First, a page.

Rock Art Studies: News of the World VI  

Review by George Nash

Prehistoric rock art is very much a world phenomenon, with assemblages found in every corner of the globe. To the expert eye, each region has its own unique style, engraving or painting technique, and chronology. Since the publication of the first News of the World volume in 1997 (based on the proceedings of a conference held in Turin, Italy, in 1995), the recording methodologies and the hard science they employ have moved the research agenda greatly. These significant technological changes since 1997 have been reflected in previous volumes in this series.

The book is divided into 28 chapters, starting with an introduction to Pleistocene art by Paul Bahn. Bahn provides the reader with a series of technical themes that cover the years 2015 to 2019. The remaining chapter sequence is organised geographically with Europe as the first port of call, with papers focusing on Scandinavia, southern Europe, and the central European Alps. The direction of the book then flows south to the Sahara, southern Africa, and the Arabian Peninsula. From this vast rock-art resource, the editors turn their attention to Asia, with papers from Russia, western-central and south-east Asia, Mongolia, China, and Korea. The focus then turns to Australia and the Pacific, albeit with just two papers. The final section of the book covers the Americas and features 12 papers.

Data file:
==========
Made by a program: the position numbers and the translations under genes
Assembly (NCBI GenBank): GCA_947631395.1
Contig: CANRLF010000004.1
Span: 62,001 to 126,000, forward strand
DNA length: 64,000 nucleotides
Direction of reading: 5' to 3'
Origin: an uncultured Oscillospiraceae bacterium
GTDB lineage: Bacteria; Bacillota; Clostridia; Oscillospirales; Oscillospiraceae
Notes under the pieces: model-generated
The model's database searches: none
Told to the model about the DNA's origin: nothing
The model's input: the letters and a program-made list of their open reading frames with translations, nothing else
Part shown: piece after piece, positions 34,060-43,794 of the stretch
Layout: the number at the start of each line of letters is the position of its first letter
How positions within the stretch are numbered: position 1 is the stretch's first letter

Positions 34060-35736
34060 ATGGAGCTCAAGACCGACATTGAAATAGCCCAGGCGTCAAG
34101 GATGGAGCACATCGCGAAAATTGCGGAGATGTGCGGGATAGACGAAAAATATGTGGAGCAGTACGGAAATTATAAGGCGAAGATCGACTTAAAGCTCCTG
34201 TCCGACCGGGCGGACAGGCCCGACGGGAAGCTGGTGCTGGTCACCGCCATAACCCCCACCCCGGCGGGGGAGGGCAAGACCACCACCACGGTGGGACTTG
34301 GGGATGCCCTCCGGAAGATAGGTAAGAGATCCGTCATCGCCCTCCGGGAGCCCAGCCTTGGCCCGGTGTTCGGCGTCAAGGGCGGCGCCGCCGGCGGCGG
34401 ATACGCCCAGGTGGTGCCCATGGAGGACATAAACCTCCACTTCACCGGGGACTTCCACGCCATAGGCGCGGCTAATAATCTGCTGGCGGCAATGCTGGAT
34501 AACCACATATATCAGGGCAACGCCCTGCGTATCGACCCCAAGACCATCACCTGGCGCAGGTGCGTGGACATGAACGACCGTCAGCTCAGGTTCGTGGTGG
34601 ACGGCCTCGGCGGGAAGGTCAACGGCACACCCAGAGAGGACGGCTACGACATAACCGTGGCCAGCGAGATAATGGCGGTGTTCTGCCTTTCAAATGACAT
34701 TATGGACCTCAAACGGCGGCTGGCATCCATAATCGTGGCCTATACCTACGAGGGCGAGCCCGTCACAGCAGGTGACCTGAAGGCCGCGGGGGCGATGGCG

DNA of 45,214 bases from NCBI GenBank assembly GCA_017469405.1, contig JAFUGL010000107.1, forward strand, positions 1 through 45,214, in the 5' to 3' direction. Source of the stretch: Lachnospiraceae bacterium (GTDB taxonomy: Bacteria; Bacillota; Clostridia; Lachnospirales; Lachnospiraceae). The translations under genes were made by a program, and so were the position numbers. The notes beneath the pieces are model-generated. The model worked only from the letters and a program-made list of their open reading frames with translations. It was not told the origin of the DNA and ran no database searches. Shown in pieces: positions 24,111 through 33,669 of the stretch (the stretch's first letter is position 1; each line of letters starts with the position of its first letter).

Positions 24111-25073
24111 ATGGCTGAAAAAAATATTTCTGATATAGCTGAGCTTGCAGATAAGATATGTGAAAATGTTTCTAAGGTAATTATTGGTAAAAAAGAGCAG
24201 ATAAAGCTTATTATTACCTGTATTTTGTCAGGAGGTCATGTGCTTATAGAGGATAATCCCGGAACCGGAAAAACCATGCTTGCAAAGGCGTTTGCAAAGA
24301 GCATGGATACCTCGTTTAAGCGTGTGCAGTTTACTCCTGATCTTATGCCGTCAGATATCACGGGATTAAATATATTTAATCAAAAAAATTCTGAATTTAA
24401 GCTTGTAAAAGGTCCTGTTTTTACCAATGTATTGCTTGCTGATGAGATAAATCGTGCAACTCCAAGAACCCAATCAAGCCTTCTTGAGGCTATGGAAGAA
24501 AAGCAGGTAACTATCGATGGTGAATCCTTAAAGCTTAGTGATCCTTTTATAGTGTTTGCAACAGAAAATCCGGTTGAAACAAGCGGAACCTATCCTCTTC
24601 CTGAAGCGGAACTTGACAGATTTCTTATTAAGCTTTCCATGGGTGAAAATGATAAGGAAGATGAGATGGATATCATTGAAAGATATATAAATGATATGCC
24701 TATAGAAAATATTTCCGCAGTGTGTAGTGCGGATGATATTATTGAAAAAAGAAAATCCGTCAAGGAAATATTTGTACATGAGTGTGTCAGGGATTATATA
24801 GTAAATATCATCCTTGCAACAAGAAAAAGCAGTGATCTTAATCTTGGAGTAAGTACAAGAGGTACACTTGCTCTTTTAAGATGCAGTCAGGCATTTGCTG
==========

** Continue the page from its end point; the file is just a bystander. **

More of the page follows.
Although the chapter layout is specifically focused on geography, the whole collection of papers deals with a variety of regional chronologies that span world prehistory. Moreover, contributors reflect on the various recording methodologies, which differ from region to region. Noticeable throughout the book is the use of photogrammetric techniques and the desk-based colour algorithm Decorrelation-Stretch  (known as D-Stretch), which appears to be a far more suitable and safer recording technique than tracing, as tracing involves physical contact with the sometimes fragile rock-art.

This book, despite its smorgasbord of papers, provides the reader with an excellent baseline for further reading and research. It is lavishly illustrated throughout and – despite my reservations concerning issues associated with edited volumes, such as specific themes under general titles – this book provides a useful guide to a global phenomenon that was once assigned to the miscellaneous back pages of archaeology. Volume VI also reflects on the new discoveries that have been revealed over this busy five-year period.

This publication will be an important reference point for anyone interested in world rock-art – in particular, students and researchers who may be embarking on or ensconced in a post-graduate career. The publishers, Archaeopress should also be congratulated on the high-quality reproduction of the images in this book.

As a final note, I was heartened to see that the editors had dedicated the book to the Russian rock-art specialist Katja Devlet, who died recently.

Rock Art Studies: News of the World VI Paul Bahn, Natalie Franklin, and Matthias Strecker (eds)  Archaeopress, £55 ISBN 978-1789699623.